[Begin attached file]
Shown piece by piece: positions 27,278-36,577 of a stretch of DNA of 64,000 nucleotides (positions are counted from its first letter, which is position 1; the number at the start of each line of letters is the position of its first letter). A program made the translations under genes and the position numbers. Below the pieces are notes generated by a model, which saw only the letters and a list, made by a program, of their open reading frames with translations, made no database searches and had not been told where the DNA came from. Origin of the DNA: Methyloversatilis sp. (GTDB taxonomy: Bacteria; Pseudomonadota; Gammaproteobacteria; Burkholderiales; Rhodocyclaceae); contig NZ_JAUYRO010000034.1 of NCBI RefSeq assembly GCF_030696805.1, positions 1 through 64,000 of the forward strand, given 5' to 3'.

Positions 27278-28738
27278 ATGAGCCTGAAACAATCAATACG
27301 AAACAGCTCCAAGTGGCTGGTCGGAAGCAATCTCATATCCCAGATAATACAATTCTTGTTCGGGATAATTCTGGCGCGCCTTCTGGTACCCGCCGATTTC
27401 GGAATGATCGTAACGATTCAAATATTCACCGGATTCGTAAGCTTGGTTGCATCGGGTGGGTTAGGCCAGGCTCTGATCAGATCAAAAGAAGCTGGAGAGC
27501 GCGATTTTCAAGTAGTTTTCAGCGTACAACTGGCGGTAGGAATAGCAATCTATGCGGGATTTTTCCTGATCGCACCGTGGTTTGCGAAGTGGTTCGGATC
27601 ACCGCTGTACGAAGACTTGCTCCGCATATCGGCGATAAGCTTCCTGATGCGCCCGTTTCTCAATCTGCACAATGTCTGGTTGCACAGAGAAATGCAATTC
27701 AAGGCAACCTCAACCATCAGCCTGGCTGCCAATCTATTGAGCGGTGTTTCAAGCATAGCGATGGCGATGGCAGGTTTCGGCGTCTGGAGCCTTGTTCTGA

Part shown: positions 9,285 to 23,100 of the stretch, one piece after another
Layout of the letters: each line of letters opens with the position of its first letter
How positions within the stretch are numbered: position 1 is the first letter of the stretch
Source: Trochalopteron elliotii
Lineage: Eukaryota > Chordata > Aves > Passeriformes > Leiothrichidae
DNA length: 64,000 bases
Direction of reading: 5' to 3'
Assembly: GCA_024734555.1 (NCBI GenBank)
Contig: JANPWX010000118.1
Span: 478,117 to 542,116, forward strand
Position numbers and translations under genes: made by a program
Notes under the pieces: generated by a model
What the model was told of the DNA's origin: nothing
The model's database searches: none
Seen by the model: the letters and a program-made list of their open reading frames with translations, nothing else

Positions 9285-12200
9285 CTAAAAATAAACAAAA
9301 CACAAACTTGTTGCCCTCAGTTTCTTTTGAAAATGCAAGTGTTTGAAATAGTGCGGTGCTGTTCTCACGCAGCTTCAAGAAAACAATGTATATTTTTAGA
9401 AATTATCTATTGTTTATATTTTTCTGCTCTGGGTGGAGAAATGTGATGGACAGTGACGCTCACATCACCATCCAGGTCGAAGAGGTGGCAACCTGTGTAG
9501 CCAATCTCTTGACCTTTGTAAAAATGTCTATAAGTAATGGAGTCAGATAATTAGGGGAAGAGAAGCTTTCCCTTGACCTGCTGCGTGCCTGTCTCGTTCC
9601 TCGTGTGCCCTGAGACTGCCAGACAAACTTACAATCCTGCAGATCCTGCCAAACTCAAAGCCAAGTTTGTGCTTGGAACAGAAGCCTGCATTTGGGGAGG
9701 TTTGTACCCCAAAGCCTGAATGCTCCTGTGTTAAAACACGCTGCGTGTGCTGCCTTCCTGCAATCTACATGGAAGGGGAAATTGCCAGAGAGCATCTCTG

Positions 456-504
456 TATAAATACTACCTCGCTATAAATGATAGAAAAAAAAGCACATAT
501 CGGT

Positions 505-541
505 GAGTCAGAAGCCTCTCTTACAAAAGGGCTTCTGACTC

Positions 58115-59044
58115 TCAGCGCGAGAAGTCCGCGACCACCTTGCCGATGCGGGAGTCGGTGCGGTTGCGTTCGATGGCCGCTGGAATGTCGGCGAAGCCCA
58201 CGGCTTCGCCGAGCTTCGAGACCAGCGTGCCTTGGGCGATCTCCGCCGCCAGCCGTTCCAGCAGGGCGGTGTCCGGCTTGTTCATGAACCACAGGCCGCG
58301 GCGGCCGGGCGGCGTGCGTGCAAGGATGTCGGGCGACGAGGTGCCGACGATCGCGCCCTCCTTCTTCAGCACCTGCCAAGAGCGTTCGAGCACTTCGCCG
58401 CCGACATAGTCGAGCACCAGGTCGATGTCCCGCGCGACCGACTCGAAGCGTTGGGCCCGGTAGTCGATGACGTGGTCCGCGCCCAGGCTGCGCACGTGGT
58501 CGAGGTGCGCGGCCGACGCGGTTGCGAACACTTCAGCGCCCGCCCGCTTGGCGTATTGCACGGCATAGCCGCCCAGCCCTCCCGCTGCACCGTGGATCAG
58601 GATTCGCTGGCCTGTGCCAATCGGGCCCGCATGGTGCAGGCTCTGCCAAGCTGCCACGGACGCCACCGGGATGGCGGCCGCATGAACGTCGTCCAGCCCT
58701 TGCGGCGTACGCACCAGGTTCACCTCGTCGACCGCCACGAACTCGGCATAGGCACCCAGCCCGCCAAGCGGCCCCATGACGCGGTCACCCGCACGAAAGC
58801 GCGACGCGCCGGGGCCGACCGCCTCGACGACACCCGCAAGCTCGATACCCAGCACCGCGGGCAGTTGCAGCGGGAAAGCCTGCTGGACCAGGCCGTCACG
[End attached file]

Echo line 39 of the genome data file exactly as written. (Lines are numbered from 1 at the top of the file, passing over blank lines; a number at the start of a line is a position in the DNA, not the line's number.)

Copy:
58301 GCGGCCGGGCGGCGTGCGTGCAAGGATGTCGGGCGACGAGGTGCCGACGATCGCGCCCTCCTTCTTCAGCACCTGCCAAGAGCGTTCGAGCACTTCGCCG